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Latino parents were less likely to search for Head Start, preschool, or other early card and education (ECE) programs than their black or white peers, according to a new report.
The report, from the National Research Center on Hispanic Children and Families, examined national data to find out why and how low-income Latino parents search for ECE programs. ECE programs play a big role in reducing racial/ethnic disparities in early learning and later school outcomes.
Turns out, only 35% of low-income Latino parents searched for ECE in the past 24 months. That’s less than black (49%) and white (41%) parents.
“This may indicate that the ECE search process is more burdensome for Hispanic households, particularly if language barriers make it more difficult for them to access information about care,” according to the new report.
Other Surprising Findings
The two main reasons for searching for ECE were consistent for all low-income parents: accommodate work schedules and provide child enrichment or social opportunities.
But Latinos parents started to differ in these four ways, according to the report:
- Low-income Latino parents with children ages 3-5 (44%) were significantly more likely to state that child enrichment was their reason for searching for early care and education, compared to black families (25%) with similar aged children.
- Low-income Latino parents were significantly less likely than their white and black peers to consider center-based care for their infant or toddler (ages 0-2), and significantly more likely than their black peers to consider a familiar home-based provider.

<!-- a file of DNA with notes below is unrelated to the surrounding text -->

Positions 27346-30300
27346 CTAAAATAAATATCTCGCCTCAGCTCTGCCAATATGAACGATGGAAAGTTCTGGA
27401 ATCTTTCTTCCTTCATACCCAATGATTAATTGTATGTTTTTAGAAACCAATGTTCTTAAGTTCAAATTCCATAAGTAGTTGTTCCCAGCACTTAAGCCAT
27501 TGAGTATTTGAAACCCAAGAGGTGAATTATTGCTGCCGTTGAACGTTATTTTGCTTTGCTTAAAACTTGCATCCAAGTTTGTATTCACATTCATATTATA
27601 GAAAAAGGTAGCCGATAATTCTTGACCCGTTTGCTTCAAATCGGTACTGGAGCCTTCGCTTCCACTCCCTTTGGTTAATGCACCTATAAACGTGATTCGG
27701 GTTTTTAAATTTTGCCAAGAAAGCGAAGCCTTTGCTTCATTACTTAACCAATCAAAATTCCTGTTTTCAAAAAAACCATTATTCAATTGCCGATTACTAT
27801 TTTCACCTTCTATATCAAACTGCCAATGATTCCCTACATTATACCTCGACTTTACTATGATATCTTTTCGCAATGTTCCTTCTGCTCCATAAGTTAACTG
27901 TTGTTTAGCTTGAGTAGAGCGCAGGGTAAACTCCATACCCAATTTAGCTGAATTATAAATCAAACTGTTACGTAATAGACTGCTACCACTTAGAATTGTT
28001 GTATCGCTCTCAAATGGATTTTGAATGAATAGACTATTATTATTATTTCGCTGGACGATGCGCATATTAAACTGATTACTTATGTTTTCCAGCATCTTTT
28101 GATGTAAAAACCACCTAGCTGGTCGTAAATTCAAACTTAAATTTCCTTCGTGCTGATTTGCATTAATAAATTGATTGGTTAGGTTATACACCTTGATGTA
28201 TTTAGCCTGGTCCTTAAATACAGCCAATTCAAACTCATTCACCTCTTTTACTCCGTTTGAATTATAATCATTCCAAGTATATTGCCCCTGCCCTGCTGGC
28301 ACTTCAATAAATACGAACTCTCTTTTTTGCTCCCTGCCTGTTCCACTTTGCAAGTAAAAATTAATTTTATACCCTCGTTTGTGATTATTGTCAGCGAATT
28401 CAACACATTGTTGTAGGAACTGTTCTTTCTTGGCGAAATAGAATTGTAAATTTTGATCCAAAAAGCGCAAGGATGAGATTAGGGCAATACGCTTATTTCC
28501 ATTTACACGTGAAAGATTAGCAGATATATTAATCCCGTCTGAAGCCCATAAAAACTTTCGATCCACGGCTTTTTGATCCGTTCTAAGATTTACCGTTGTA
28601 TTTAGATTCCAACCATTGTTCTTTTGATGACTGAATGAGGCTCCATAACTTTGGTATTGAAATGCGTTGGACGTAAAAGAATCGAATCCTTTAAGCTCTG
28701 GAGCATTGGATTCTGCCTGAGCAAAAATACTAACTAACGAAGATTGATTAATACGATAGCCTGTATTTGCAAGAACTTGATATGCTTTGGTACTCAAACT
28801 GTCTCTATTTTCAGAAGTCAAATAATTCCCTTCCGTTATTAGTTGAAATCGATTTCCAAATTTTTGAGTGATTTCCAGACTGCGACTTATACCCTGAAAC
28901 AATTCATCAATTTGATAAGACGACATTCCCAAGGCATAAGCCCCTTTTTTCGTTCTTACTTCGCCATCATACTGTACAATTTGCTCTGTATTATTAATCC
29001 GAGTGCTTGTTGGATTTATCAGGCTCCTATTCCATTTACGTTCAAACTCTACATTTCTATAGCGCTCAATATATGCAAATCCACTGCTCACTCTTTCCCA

- Low-income Latino parents (50%) were less likely than their white peers (60%) to consider more than one provider.
- Low-income Latino parents (48%) were less likely than their white peers (63%) to change their care arrangement after a search.
“An ECE search that does not result in a change may be due to a mismatch between Hispanic families’ work needs and available care providers,” the report states. “Researchers may need more information to determine if fewer searches indicate satisfaction with care, lack of information, or feelings of hopelessness about finding care that is affordable and meets family needs.”
Latinos Miss Out on Benefits of Early Care and Education
The new ECE search report is vital, given that Latino families participate less in ECE than their peers.
In fact, only 40% of Latino 4-year-olds are enrolled in publicly funded preschool program, compared to 53% of their white peers, according to a Salud America! research review.
“A better understanding of the variation among racial/ethnic groups searching for ECE could allow providers in communities to highlight both the opportunities and constraints of certain arrangements when assisting families with selecting ECE arrangements that best meet their needs and/or preferences,” according to the report.
The report also reiterates the need for more research on ECE searches and strategies for locating reasonably priced and accessible child care that meets families’ needs.
“A greater understanding of these factors could enhance economic self-sufficiency for low-income Hispanic households with young children,” the report states.